COVID Communication: Academic Updates VI

Hey everyone! Welcome back to Academic Updates. I hope you have been doing well and found enjoyment in the winter break as well as the winter reading week, you surely deserved it!

This edition of Academic Updates will cover some new information that has surfaced in the months of January and February. Unfortunately, the last few weeks have been jam packed for academics, so getting out these updates has been tough. Nonetheless—I am happy to share what I have! Let’s begin!

In the past few months, I have heard various concerns from first-year students regarding the second year stream allocation process. Given the online delivery format used this year, many students feel that grades do not hold as much integrity as they normally would, and thus should not be dictating the allocation of students in this program. I agree with this statement for several reasons. The first and most obvious reason is that cheating is, quite frankly, easier than ever and likely to skew students’ grades upward. Those who choose to cheat are at an inarguable advantage to those who choose to remain honest in their studies and their work. Second to this is the fact that in this online environment, the sharing of information such as advice, study resources, mentorship, and other helpful things has the potential to be highly disproportionate among students compared to other years. The lack of contact between first and upper year students has surely had consequences for many students, and the few who do have the privilege of getting this help are not in a well-equipped position to share this information to others’ benefit. This again leads to unfair advantages of some students over others. While I consider networking and the ability to seek out resources a skill that should be rewarded, perhaps even through a spot in a specific level 2 program, the challenges of this year render these ideas and measures of aptitude extremely inappropriate.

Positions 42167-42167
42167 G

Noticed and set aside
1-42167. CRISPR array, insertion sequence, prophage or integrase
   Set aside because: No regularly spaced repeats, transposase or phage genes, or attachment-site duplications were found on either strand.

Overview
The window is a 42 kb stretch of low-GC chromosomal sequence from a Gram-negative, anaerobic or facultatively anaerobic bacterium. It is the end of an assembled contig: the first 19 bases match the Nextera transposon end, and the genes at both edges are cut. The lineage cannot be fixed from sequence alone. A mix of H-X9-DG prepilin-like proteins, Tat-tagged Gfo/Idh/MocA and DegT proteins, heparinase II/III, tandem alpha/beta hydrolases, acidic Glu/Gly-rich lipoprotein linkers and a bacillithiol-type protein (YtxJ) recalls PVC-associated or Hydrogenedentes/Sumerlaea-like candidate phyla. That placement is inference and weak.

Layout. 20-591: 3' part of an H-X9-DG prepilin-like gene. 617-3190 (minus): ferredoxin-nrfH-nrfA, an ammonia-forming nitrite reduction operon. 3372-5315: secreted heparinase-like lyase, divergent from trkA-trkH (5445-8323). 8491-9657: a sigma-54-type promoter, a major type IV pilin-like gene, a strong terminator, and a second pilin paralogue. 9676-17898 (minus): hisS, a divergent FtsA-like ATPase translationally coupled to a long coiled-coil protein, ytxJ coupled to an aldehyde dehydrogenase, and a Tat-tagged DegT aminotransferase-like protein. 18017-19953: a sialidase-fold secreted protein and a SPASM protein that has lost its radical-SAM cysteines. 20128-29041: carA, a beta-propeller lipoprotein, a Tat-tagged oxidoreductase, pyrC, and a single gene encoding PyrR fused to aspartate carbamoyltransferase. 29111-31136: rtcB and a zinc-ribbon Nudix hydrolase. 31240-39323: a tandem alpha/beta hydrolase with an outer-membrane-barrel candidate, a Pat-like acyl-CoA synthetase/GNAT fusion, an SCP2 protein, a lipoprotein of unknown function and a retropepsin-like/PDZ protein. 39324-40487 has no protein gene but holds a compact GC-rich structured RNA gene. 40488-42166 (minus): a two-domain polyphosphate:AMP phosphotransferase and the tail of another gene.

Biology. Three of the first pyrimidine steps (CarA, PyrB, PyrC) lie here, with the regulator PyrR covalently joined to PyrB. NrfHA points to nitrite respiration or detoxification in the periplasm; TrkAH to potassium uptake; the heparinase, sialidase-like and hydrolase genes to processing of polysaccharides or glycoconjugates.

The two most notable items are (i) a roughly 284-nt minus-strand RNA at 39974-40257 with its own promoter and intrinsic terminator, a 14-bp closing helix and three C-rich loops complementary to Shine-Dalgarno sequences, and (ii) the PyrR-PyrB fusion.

In response to these concerns, I held a town hall meeting with a number of first year students, where we discussed this problem as well as several preliminary solutions to them. The issue with such a complex problem is that it is difficult to identify and distinguish those who cheated from those who didn’t, and unfortunately, one grade says no more than any other grade on a transcript, so navigating this is by no means an easy task. Solution ideas included a supplementary written piece or portfolio that could be used to strengthen students’ applications to second year streams. This would be entirely optional, but would help students convey their deservedness for a specific stream should they choose to participate. The goal of this solution would be to help ensure that students who worked hard for their marks would be rewarded for their efforts, and to prevent those who cheated through first year to take a spot in a program they didn’t earn. In theory, only those who would be willing to put in that extra effort would benefit, giving an advantage to those who put forward honest, hard work. Of course, this solution isn’t perfect, but the idea was there… For the sake of being concise, I will not unpack all of the flaws in this system here and now, but trust that we know that they exist.